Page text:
George Sabo III, Survey Director
Dan Wolfman was something of a Renaissance man. Trained initially as a mathematician at the Universities of Rochester and Chicago, he developed an interest in archeology during his graduate studies at Chicago. Upon completing his degree, he participated in excavations in Mexico and in the American Southwest for a number of years. In 1969, he took a position as a research associate at the Archaeomagnetism Lab at the University of Oklahoma, where Robert Dubois was developing a new archeological dating technique.
Archaeomagnetic dating is based on the fact that magnetized particles that naturally occur in sediments, when raised above 570 degrees Centigrade (known as the Curie point), align in the direction of the earth’s magnetic North Pole as they cool. This altered magnetic directionality is called “remanent magnetism.” If the sediments have not been moved since the time of firing (or significantly disturbed by animal or insect burrowing, seismic activity, plowing, etc.) then they will record the direction of the earth’s magnetic North Pole at the time of the firing/cooling event. Importantly, the position of the magnetic North Pole shifts through time, about 0.2-0.5 degrees per year. The extent and direction of this shift is a product of differences in the rotational speeds of the earth’s inner and outer cores. The inner core is a solid sphere of iron that is approximately as hot as the surface of the sun. Surrounding it is the outer core, a volatile sphere of liquid iron rotating at a different and more variable speed. The dynamics of the relationship between these two inner components affect the earth’s geomagnetic field, resulting in what is essentially a wandering or migrating magnetic North Pole. Without delving into a mind-numbing treatise on geophysics, suffice it to say that it is possible to reconstruct the path through which the magnetic North Pole has wandered over previous centuries or millennia. The reconstructed path has a name: it’s called the Polar Curve, and it is the product of calculating and aligning numerous earlier pole positions that are referred to as “virtual geomagnetic poles,” or VGPs for short. Therefore, if you are able to collect carefully oriented samples of fired sediments that can be linked to prehistoric activities (say, from a hearth at an archeological site), then by measuring the remanent magnetism in the sample you can determine where the magnetic directionality intersects the polar curve. And, if the polar curve itself has been dated, then you can determine when, in the past, the hearth was fired. Still with us? Good—back to Dan Wolfman.
From Oklahoma, Dan went on to the University of Colorado to pursue a PhD in Anthropology, writing a dissertation that was based, in part, on the application of archaeomagnetic dating to reconstruct chronologies in Mesoamerican prehistory. He graduated in 1973, the year Ken Cole resigned his position at the Survey’s Arkansas Tech University research station to pursue other opportunities. Dan was hired to replace Ken. Once established in Arkansas, Dan began working to calibrate a Polar Curve reconstructed for the Arkansas region, using methods he had applied in the American Southwest (with Dubois) and in Mesoamerica.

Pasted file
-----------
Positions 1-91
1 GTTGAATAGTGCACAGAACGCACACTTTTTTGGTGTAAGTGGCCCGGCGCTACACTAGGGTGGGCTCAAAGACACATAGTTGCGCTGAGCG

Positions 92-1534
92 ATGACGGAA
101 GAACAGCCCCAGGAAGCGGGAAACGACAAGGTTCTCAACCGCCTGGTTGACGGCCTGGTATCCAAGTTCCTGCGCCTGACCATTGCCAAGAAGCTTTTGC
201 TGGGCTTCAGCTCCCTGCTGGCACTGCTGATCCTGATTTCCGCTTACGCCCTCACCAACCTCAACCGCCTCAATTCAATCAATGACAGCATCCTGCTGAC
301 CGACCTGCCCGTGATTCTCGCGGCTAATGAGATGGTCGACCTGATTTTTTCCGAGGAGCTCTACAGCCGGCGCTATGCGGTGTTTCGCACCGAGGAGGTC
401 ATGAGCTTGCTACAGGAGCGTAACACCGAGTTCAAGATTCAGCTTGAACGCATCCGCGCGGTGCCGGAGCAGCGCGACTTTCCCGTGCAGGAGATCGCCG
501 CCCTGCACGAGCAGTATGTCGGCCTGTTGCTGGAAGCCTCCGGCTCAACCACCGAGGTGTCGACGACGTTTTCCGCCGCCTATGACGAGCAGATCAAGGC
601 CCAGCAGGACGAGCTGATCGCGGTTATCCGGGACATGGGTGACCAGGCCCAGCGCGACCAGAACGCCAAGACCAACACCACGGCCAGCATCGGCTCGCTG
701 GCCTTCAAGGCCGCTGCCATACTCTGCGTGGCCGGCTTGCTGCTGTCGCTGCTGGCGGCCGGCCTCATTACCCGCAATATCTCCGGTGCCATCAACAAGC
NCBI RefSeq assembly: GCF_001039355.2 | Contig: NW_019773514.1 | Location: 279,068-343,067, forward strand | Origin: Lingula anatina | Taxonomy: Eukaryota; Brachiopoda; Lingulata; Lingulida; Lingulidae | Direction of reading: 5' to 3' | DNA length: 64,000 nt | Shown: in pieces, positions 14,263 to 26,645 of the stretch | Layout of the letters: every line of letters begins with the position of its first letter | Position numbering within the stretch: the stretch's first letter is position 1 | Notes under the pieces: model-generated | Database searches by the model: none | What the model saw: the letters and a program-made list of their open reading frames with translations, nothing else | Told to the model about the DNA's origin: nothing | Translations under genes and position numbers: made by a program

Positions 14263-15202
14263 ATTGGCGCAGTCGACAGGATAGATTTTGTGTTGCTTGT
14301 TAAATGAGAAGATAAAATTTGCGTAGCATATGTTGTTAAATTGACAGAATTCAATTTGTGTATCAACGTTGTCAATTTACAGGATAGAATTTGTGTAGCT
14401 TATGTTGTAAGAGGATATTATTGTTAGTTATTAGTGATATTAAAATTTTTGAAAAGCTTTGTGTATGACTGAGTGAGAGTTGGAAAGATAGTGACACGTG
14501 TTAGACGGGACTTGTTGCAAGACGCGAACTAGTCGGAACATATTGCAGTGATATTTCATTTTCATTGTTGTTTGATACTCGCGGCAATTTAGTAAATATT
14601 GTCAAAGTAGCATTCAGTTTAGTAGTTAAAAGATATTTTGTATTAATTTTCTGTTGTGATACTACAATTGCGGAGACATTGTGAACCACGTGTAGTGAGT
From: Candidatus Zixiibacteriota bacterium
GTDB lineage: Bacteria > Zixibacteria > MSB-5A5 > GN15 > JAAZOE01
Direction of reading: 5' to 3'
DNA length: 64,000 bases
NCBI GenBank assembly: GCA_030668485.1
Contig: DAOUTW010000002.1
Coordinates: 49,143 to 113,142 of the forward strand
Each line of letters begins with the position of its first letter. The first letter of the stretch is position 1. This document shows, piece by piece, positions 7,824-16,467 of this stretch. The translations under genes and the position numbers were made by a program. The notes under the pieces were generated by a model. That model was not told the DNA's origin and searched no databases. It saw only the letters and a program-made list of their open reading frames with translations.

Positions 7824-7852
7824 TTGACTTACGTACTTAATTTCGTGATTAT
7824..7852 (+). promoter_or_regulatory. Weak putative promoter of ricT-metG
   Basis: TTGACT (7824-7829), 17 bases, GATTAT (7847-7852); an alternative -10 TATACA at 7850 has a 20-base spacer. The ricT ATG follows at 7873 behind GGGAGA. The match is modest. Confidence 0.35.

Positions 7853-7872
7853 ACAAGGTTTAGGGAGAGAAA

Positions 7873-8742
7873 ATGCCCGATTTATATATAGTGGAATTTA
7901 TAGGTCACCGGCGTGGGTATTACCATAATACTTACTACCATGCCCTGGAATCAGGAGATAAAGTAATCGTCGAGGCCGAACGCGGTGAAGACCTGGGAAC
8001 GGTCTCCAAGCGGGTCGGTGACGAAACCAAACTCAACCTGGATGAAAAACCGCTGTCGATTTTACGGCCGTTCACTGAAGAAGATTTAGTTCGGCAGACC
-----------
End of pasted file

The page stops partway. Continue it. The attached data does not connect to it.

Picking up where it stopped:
Discussing how this is done requires a bit more information about the earth’s geomagnetic field. You can compare it to the very uniform magnetic field surrounding a dipole bar magnet. So, a theoretical bar magnetic extending from the earth’s south pole through the core and then to the earth’s north pole would produce a uniform magnetic field and, if the magnetic north pole wandered at all, its migratory path would look essentially the same from any spot on the earth’s surface. But, alas, the earth’s geomagnetic field is not accurately modeled by a dipole bar magnet; there are a series of perpendicular anomalies that produce irregularly distributed variations. Consequently, the polar curve takes on a different appearance, or trajectory, when viewed from different spots on the earth’s surface. The mathematics of these variations is such that polar curves need to be reconstructed for different regions (each about 500 square kilometers on a side) of the earth’s surface. Wolfman, of course, understood the math behind all of this.
His first step was to collect oriented samples of fired sediments from a large number of features at archeological sites in Arkansas and Missouri (he began by collecting samples from more than 50 features). The remanent magnetism of these samples was measured in special lab facilities (one that he used frequently was at the Los Alamos National Laboratories in New Mexico). The next step involved accurate dating of the features from which the fired samples had been collected. In the Southwest, dendrochronology, or tree-ring dating, is used for this purpose and yields very high-accuracy results (in the best cases, archeological features can be dated to specific years or to a tight interval of a few years). In Arkansas, however, tree-ring dating is seldom possible at archeological sites, so radiocarbon dating is used. For this, selection of materials for dating is crucial: firewood charcoal from an unknown source found in association with a hearth, for example, yields a result less useful than dates acquired on charred nuts or seeds that were most likely gathered to be used as food during the same year and by the same people who built the hearth that a fired-clay archaeomagnetic sample was taken from.